Most people will admit to at least one or more of the above as motivation, while others are clearly motivated by non-riding factors. The proof is almost always on the odometer. While you may ride for transportation and economy, it is easy to rack up thousands of mile per year, even if you do not enjoy riding. If you do enjoy riding, the only limiting factors for mileage would be time, money, and level of interest. The last six of the eight factors tend to produce the least mileage, and overall satisfaction from owning a motorcycle. And that is what I would like to focus on, how we can convert the masses of folks riding for the wrong reason, into riders that can actually get real enjoyment out of those amazing, trans-formative machines.
It is clear that you can buy your motorcycle for the wrong reason and find a really good reason after becoming bored and disappointed. Many riders buy a bike to be a biker, for social reasons etc., and find out along the way that riding is actually fun too. The biggest obstacle for most riders is the lack of information, and the group they identify with, giving off the wrong signals. In other words, most riders pick the identity of the group they will belong to long before they even purchase their first bike, or any many cases the first “middle-aged bike”, since the kids have left home. The identity comes from a fantasy about some lifestyle they imagine from seeing pictures on a co-worker’s desk, or a Facebook page from a buddy that is “living the dream”. An image that is created by a marketing department, that inspires dreams of freedom, the open road, and young women throwing themselves at you after hearing the sex oozing from the rumbling pipes.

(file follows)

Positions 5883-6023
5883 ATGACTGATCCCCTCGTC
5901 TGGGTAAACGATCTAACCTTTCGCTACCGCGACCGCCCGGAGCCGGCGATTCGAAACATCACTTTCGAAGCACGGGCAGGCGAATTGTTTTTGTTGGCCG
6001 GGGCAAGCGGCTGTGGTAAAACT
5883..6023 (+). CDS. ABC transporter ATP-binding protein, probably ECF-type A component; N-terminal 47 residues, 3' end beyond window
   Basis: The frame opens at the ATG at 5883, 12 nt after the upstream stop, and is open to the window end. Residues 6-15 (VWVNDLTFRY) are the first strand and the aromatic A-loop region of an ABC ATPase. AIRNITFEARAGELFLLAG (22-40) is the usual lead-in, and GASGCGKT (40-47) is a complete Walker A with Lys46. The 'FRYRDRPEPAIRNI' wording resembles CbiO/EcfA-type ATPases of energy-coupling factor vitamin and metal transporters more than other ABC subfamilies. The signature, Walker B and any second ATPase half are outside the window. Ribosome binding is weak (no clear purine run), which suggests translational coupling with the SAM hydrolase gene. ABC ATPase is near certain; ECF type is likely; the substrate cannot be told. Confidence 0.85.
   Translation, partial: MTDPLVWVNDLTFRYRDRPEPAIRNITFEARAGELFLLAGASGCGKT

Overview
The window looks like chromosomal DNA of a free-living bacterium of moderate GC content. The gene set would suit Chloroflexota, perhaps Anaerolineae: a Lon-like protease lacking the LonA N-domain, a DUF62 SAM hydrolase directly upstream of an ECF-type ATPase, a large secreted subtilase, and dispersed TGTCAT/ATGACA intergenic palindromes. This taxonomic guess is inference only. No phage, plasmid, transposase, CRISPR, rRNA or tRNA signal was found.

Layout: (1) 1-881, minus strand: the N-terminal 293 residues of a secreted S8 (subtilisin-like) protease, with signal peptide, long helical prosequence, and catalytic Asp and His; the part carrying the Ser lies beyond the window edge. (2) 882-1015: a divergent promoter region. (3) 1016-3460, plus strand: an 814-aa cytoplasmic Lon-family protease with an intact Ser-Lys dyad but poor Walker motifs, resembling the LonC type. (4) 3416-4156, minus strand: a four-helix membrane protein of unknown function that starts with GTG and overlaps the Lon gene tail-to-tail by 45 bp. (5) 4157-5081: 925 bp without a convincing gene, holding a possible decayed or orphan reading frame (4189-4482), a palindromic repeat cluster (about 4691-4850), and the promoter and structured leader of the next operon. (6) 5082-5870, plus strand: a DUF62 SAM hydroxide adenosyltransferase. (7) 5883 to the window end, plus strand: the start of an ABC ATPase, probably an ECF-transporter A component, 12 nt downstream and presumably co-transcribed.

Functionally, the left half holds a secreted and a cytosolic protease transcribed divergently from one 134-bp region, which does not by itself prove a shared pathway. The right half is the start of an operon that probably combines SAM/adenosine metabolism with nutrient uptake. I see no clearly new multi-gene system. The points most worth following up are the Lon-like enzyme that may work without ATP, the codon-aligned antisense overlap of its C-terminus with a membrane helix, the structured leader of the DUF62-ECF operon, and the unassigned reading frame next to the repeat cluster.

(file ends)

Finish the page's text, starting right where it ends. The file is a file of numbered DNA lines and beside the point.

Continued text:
Which tribe do YOU belong to?